Stone Glacier developed a down quilt designed specifically for backpack hunting.
A quilt might not be the first thing you think of when making a gear list for backcountry hunting. It’s certainly never been on mine.
Quilts for backpacking and camping have been around for ages, but when it comes to hunting-specific quilts, there aren’t nearly as many options. Of course, a lot of backpacking and camping gear is fairly universal. I know much of my trusted hunting camp gear is old, multicolored hiking gear from college.
That said, the Stone Glacier 32-degree Chilkoot Quilt is a piece aimed specifically at backcountry hunters.
From appearance to use, the Chilkoot Quilt draws many design cues from sleeping bags. But the big difference is the lack of a back or bottom. It is completely open on the back side, with straps to hold it in place over an insulated sleeping pad. The concept is that compressed down doesn’t insulate you much anyway, so why carry it?
So, is an open-backed sleeping bag something worth adding to your backcountry kit?
I took it out in the wild to see for myself.
In short: The Stone Glacier Chilkoot Quilt might change what I’ll pack for early season and for ultra-lightweight backpack hunts. It cuts weight in all the right places, and the increased comfort level over my previous sleep system was the real clincher. I dig it.
The Stone Glacier 32-Degree Chilkoot Quilt Review
Stone Glacier has offered sleeping bags in its Chilkoot collection of sleep systems for a while, but this is the first quilt in the lineup. Known more for hunting backpacks, Stone Glacier has slowly expanded its offerings, including tents, sleep systems, and apparel.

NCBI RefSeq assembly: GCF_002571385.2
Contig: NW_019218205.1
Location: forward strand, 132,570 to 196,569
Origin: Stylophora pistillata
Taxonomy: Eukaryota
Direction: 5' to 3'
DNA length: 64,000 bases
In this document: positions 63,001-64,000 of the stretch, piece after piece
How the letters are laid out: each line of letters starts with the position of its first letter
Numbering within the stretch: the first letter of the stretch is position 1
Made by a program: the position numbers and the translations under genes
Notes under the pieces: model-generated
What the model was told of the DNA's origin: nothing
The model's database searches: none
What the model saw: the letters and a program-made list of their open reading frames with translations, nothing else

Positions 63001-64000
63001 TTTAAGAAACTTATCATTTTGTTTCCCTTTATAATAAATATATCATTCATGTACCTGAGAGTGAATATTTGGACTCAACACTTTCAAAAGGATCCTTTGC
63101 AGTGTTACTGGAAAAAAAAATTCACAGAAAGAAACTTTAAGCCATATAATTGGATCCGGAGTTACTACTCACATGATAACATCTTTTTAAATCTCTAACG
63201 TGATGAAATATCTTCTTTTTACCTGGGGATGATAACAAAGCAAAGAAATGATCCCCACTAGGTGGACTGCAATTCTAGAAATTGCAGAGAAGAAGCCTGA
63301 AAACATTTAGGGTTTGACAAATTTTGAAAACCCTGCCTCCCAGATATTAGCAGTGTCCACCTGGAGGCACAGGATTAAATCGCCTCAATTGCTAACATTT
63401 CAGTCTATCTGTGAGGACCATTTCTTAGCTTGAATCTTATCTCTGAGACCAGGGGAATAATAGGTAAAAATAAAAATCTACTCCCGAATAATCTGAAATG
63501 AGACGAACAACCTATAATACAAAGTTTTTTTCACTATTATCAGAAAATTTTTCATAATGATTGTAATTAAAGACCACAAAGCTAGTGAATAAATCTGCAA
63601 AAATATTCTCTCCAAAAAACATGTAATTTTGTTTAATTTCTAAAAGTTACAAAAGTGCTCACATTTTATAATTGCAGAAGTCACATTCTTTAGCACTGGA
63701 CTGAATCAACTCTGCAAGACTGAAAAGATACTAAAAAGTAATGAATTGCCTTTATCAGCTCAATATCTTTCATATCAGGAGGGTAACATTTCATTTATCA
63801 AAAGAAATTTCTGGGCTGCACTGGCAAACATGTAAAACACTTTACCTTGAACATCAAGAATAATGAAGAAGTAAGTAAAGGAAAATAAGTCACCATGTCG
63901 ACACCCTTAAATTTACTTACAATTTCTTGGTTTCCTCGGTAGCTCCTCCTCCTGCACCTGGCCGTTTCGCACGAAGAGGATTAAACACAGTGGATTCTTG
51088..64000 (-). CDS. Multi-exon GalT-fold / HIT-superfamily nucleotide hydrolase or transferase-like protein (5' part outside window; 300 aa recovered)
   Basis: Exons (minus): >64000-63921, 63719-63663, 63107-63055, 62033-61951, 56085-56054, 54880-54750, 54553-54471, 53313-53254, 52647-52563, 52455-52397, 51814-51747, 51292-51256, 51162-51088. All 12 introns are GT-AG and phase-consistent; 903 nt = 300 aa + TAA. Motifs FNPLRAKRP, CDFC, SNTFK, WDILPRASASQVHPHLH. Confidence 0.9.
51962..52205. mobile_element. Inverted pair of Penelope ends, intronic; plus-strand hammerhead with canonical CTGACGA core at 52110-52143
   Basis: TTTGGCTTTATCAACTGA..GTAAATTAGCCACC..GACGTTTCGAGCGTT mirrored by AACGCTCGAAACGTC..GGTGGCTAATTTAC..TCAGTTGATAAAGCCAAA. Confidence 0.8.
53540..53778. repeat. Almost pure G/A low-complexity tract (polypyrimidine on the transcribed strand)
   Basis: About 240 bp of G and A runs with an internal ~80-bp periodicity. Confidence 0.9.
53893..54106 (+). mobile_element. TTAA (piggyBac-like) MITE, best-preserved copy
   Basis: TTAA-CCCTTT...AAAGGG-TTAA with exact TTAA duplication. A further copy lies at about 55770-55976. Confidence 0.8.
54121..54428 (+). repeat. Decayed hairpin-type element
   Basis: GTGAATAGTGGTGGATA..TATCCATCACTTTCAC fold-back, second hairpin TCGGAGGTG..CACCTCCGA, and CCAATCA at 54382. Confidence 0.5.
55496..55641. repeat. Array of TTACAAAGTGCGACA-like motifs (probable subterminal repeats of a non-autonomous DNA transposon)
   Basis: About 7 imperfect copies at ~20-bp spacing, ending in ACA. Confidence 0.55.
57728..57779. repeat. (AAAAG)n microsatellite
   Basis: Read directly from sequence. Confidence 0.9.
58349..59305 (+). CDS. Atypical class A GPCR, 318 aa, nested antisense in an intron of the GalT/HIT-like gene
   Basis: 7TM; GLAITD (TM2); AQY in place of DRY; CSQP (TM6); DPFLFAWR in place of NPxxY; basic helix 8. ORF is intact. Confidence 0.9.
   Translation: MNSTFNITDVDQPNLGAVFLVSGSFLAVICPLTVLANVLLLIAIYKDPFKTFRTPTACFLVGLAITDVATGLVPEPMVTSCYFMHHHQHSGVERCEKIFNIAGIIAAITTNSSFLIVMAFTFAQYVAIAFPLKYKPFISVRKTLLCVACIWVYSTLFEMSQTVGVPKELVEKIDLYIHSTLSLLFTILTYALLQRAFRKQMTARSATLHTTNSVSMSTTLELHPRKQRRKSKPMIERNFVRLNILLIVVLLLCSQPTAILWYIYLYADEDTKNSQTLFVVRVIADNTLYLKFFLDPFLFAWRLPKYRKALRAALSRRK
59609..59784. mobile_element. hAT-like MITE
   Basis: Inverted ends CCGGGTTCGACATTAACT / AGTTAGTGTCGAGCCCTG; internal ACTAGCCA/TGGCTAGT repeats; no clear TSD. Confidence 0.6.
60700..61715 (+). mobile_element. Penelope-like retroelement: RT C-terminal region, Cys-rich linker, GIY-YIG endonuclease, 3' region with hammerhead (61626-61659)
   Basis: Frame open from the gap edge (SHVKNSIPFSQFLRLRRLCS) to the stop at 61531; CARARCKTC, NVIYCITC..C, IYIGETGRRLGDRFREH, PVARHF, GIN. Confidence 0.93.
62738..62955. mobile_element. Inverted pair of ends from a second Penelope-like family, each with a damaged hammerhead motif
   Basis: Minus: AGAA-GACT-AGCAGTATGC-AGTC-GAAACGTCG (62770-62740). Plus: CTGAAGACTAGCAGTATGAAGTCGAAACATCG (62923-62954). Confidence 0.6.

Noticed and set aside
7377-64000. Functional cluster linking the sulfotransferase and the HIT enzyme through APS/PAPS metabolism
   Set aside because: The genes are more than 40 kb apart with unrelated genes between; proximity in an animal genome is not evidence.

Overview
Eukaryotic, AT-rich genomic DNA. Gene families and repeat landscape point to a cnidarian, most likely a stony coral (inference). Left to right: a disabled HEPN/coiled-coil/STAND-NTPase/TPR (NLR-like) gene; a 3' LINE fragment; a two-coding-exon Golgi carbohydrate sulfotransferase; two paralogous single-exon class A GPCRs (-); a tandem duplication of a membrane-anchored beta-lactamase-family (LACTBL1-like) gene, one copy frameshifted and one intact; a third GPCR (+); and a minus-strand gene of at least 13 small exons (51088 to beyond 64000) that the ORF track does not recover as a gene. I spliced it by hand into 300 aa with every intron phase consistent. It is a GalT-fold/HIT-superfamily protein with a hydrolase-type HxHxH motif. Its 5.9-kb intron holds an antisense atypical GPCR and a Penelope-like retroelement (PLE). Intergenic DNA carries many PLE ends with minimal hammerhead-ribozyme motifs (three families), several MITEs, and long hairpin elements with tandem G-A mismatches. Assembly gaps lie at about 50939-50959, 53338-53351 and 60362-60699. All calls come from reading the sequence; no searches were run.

The Stone Glacier 32-Degree Chilkoot Quilt ($425) is an open-back sleeping system with straps designed to hold onto your sleeping pad.
That said, you must have a high-quality sleeping pad to make this a functional system. Stone Glacier does not offer a sleeping pad (as of yet), but any high-R-value sleep pad will do.
The quilt weighs in at 1 pound 6.6 ounces. If we’re to compare it to one of Stone Glacier’s full sleeping bags, the Chilkoot Quilt weighs 12.4 ounces less than the Chilkoot 15-degree sleeping bag.
Filled with 12 ounces of 850-plus-fill gray goose down, the Chilkoot quilt is lightweight and incredibly insulating. The shell is made of Pertex Quantum material that is quilted with vertical baffles to keep the down in place.
What sets this design apart from many other backpacking quilts is the footbox and neck seal. The Chilkoot quilt has an enclosed footbox, giving it a sleeping bag feel. It also has a neck seal system that cozies up around the top, keeping the heat in and cold out.
The elastic straps allow for secure attachment to your sleeping bag and also offer adjustability. You can tighten the straps to retain more heat and loosen them to allow some breathing room.
A nice addition to the quilt is the inclusion of both a stuff sack and a storage bag. This allows for tight packing as well as loose storage to keep your down lofty.
Putting It to the Test
I was excited to get my hands on this for a few reasons.
First: I would never have considered going out of my way to add this to my gear pile. The idea of what equates to an open-backed sleeping bag just didn’t appeal to me. I understand the weight and space savings, but I didn’t feel like it was solving any problem I currently have.